Neo Technology, creators of Neo4j, the world’s leading graph database, today announced the release of “Graph Databases,” the authoritative book on graph databases. Written by Ian Robinson, Jim Webber and Emil Eifrem, the book is a practical guide to graph database technology with rich detail drawn from real-world experience of implementing the technology. An early access edition is now available for free download at

“This book was written with the goal of providing everyone with the basic understanding of graph databases,” said Emil Eifrem, CEO of Neo Technology. “The book gives unprecedented access to the power and flexibility of the graph and provides best practices for implementing graph database technology. Enjoy ‘Graph Databases’ and welcome to the wonderful world of graph databases!”

Graph databases are particularly well suited to address one of the great contemporary business trends: leveraging complex and dynamic relationships to generate insight and competitive advantage. Whether we want to understand relationships between customers, elements in a telephone or data center network, entertainment, or genes and proteins, the ability to understand and analyze vast graphs of highly connected data will be a key factor in determining which companies outperform in the coming decade.

According to Mitch Pronschinske of DZone, “The reason why graph databases are so successful and growing in popularity right now is because many businesses are evolving beyond atomic intelligence, and making huge competitive gains by leveraging connected intelligence. Graph databases are the best way to do this.”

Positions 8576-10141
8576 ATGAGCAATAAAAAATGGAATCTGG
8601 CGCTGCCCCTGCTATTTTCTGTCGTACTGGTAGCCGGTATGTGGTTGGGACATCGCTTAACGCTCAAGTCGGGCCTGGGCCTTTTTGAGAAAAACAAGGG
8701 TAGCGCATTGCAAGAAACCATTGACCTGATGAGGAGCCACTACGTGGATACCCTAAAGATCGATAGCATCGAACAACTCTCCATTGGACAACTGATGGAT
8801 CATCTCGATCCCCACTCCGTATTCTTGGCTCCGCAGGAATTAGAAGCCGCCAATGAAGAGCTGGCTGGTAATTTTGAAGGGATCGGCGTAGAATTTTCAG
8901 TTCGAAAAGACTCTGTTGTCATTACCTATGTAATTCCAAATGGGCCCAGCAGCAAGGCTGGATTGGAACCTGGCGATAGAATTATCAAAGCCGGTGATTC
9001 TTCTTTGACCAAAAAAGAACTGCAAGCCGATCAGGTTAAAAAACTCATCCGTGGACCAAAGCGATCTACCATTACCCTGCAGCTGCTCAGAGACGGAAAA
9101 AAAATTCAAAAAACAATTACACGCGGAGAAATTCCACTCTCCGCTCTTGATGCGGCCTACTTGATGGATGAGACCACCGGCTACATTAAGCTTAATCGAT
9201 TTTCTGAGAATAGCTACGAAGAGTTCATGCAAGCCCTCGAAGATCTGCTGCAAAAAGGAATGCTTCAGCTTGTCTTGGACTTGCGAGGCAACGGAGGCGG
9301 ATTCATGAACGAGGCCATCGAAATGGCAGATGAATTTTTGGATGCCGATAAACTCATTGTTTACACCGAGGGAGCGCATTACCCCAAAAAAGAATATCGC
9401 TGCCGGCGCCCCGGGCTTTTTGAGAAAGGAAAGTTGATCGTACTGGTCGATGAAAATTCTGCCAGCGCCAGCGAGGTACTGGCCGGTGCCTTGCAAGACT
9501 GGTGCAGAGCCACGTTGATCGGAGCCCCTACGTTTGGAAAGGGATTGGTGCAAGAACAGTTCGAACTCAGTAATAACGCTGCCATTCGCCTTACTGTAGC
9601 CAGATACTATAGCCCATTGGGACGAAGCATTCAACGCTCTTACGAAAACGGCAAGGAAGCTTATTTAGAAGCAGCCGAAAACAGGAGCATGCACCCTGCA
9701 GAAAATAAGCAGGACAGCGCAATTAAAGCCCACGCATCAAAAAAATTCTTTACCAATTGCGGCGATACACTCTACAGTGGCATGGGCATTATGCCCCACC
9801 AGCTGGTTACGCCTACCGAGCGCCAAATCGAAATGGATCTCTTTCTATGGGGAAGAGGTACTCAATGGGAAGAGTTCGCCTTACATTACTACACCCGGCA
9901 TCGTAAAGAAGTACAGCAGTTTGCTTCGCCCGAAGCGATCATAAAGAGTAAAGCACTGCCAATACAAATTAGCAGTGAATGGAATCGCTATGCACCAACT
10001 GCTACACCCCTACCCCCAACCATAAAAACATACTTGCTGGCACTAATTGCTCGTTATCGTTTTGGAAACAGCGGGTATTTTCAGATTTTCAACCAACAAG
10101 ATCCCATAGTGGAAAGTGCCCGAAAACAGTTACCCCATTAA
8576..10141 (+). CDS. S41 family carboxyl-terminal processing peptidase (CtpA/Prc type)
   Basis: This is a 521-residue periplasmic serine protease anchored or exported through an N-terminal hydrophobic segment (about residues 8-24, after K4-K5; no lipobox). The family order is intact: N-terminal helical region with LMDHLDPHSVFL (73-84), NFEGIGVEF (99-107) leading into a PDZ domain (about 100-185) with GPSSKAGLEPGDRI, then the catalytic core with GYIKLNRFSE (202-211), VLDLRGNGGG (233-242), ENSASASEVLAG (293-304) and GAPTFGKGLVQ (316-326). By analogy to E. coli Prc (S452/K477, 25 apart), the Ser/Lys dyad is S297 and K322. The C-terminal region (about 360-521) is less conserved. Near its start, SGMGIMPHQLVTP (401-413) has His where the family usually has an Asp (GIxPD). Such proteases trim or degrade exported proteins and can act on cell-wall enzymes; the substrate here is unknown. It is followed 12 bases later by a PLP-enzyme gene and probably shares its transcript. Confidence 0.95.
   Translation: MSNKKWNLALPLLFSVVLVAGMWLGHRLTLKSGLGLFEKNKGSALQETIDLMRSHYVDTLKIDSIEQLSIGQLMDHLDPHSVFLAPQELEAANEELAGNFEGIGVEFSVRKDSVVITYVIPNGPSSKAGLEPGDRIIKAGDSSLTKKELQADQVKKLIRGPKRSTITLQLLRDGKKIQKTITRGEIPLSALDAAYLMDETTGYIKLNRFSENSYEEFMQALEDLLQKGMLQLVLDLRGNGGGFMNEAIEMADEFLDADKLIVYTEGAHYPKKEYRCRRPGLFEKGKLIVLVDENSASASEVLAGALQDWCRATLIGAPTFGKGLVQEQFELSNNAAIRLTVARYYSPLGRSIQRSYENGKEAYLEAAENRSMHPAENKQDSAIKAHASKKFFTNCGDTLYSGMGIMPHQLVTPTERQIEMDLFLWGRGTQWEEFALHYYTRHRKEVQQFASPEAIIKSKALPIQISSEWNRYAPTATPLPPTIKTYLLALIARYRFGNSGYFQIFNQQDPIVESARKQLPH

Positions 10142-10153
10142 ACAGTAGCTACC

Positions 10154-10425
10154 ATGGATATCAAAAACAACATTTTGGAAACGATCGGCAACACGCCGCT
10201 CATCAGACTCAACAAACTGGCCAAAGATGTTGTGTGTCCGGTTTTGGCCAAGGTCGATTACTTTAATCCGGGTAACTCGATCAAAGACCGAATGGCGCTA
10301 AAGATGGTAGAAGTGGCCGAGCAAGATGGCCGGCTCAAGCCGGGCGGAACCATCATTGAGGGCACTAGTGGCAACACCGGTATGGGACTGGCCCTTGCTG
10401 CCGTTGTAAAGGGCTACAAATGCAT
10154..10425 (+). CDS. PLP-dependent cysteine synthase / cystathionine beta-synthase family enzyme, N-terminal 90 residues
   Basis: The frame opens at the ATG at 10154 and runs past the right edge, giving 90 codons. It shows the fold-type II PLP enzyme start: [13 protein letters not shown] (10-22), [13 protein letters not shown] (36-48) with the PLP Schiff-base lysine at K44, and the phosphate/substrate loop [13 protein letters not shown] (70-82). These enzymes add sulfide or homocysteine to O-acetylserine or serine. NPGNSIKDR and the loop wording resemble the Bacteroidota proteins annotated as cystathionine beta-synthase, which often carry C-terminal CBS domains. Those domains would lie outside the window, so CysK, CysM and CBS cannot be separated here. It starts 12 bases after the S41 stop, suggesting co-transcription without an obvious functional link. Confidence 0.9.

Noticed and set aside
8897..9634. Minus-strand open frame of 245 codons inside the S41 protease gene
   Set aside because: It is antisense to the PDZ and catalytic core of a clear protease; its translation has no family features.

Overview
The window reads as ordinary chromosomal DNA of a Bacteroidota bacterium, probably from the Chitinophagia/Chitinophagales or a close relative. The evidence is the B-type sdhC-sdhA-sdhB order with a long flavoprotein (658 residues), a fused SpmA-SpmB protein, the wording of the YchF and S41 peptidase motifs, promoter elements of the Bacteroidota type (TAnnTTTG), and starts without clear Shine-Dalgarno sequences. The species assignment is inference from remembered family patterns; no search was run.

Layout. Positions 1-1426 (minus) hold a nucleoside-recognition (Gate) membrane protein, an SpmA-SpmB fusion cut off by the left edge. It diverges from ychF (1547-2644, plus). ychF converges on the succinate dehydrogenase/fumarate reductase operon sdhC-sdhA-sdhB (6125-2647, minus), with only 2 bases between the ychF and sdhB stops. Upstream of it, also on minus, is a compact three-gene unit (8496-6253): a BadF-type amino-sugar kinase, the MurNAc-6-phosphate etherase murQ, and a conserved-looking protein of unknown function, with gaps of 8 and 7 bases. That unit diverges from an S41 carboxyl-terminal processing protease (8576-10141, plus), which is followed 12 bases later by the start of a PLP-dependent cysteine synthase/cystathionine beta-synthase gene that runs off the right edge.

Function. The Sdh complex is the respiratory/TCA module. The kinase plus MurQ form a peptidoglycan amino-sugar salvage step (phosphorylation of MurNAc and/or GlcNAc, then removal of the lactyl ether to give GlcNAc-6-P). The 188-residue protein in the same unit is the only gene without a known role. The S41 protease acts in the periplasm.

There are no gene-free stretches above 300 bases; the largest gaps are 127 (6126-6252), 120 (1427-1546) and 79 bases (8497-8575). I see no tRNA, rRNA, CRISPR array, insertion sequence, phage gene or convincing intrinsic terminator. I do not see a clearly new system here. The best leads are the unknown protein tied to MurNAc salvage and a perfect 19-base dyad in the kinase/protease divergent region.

Graph databases are already proven to solve some of the most relevant data management challenges of today, including important problems in the areas of social networking, master data management, geospatial, recommendations engines, and more. As information processing continues to evolve, the next frontier arguably lies in the ability to capture, analyze, and understand relationships.

The book will leave readers with a practical understanding of graph databases and will show how data is “shaped” by the graph model, and how it is queried, reasoned about, understood and acted upon. The book discusses the kinds of problems that are well aligned with graph databases, with examples drawn from practical, real-world use cases. The book also describes the surrounding ecosystem of complementary technologies, highlighting what differentiates graph databases from other database technologies, both relational and NOSQL.